All attempts have been exhausted to try and save the Richmond Cottage in St. John's, and the executive director of the province's heritage foundation says it's time to look at different ways to save those kind of historic properties.
The deadline to find a buyer for the home passed Monday, which means property owner Wrightland Development Corporation can now apply for a permit to demolish the 170-year-old structure.
The Richmond Cottage was on the market for about a year, with nobody coming forward to make an acceptable offer on it.
Executive Director of the Heritage Foundation of Newfoundland and Labrador Gerry Dick said he and others tried to work with partners to find different ways to package the house and see what financial assistance was available for restoration, but there was little to no interest in buying it.
Efforts were fruitless, he said, because an 8,000-square foot house is not really in high demand, but the large piece of land that it's on — on Shaw Street in the west end of the city — is highly sought after by developers.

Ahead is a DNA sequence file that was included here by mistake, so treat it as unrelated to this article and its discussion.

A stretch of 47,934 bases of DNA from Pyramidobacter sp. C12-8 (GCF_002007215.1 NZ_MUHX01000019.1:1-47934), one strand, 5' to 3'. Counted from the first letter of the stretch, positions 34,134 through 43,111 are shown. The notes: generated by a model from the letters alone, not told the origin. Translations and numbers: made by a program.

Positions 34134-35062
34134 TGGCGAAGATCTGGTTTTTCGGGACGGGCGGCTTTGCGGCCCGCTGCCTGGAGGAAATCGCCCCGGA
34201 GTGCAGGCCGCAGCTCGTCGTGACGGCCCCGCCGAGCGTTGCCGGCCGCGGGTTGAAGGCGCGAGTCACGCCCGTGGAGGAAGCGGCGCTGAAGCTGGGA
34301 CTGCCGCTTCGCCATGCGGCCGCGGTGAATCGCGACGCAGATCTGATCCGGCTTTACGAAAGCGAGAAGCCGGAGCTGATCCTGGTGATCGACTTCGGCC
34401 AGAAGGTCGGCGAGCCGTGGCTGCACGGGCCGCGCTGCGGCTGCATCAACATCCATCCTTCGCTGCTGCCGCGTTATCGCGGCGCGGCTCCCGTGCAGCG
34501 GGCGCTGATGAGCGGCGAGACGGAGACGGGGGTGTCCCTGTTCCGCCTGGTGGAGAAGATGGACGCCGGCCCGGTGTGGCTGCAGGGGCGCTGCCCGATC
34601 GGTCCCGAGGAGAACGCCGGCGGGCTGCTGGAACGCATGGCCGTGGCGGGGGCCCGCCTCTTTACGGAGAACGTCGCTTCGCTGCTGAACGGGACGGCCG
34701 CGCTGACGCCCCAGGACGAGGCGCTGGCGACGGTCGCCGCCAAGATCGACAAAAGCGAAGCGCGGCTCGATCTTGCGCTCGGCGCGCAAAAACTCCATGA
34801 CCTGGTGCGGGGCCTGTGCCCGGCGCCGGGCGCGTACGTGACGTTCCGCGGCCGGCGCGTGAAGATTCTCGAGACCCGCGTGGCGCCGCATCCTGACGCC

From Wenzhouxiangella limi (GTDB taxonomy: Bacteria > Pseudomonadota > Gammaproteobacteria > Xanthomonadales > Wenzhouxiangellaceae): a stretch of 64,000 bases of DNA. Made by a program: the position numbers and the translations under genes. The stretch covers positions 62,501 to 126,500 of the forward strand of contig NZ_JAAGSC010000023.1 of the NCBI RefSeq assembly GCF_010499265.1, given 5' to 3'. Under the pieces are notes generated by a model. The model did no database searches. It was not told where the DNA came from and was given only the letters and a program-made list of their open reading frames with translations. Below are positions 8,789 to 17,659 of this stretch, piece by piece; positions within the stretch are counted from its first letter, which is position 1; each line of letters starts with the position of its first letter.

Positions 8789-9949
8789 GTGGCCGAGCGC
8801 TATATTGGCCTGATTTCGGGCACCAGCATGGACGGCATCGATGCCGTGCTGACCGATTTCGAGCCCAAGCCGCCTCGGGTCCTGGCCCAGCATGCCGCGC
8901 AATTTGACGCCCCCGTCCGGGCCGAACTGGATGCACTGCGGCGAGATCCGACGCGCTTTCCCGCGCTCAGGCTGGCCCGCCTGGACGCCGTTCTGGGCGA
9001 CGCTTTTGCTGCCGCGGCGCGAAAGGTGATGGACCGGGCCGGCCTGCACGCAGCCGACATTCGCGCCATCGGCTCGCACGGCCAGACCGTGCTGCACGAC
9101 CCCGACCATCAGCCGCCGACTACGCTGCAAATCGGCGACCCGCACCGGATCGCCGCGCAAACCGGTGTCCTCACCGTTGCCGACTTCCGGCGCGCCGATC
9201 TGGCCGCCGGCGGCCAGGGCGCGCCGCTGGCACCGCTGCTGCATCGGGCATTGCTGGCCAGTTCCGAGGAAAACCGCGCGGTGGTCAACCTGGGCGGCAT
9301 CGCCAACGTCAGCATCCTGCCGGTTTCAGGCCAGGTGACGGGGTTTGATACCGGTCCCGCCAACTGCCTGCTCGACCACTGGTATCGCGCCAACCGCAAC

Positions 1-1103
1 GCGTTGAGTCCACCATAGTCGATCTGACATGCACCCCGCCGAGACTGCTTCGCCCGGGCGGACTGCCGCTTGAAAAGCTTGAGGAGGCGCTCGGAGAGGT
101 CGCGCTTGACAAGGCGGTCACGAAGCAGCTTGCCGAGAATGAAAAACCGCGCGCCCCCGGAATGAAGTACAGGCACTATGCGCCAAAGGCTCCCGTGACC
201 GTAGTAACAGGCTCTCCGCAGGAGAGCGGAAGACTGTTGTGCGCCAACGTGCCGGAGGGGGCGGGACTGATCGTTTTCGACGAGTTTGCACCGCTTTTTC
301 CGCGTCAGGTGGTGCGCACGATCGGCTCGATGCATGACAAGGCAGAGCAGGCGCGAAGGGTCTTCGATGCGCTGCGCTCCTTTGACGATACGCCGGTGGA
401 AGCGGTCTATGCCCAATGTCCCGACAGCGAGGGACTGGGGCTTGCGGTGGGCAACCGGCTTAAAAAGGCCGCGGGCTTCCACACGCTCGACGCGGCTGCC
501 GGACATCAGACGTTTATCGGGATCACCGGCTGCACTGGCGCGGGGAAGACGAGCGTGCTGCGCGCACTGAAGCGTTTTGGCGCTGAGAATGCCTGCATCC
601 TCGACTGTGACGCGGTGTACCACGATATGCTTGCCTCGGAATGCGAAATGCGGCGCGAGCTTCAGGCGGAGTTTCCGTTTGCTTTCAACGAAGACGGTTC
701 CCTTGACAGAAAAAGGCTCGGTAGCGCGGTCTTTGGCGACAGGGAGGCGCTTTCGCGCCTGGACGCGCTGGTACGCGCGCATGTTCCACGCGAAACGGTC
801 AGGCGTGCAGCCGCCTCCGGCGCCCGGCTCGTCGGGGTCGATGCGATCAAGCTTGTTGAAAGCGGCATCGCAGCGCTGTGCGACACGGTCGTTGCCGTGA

"You are actually quite limited in a residential area for the kinds of things you could do with the property," Dick told the St. John's Morning Show.
Now that the property can be demolished, the only hope of protecting the history of Richmond Cottage is by allowing people to buy parts of the home before it is torn down.
Dick said the owners have agreed to allow salvage, and he is hopeful that contractors, antique dealers and other interested parties will come forward to make offers.
Hardwood doors, decorative plaster and stained glass windows are just some aspects of the home that Dick thinks could potentially sell.
Protecting future heritage properties
The Richmond Cottage is just one of several properties that have been lost, or are about to be lost, in the St. John's area.
Waterford Manor, the Bryn Mawr home, and the recently burned Belvedere orphanage are just some of the recent examples.
"We see how quickly we can start to lose some of these significant buildings," Dick warned.
To prevent more historic buildings from disappearing, Dick said the heritage foundation is planning a forum this week.
It wants to hear ideas on how to get the ball moving to save historic properties — before it gets to the point that people are protesting just before a demolition, when it's too late.
"Is there a better way we can do this, in terms of fully examining the potential of these buildings and having less of an antagonistic kind of relationship?" he said.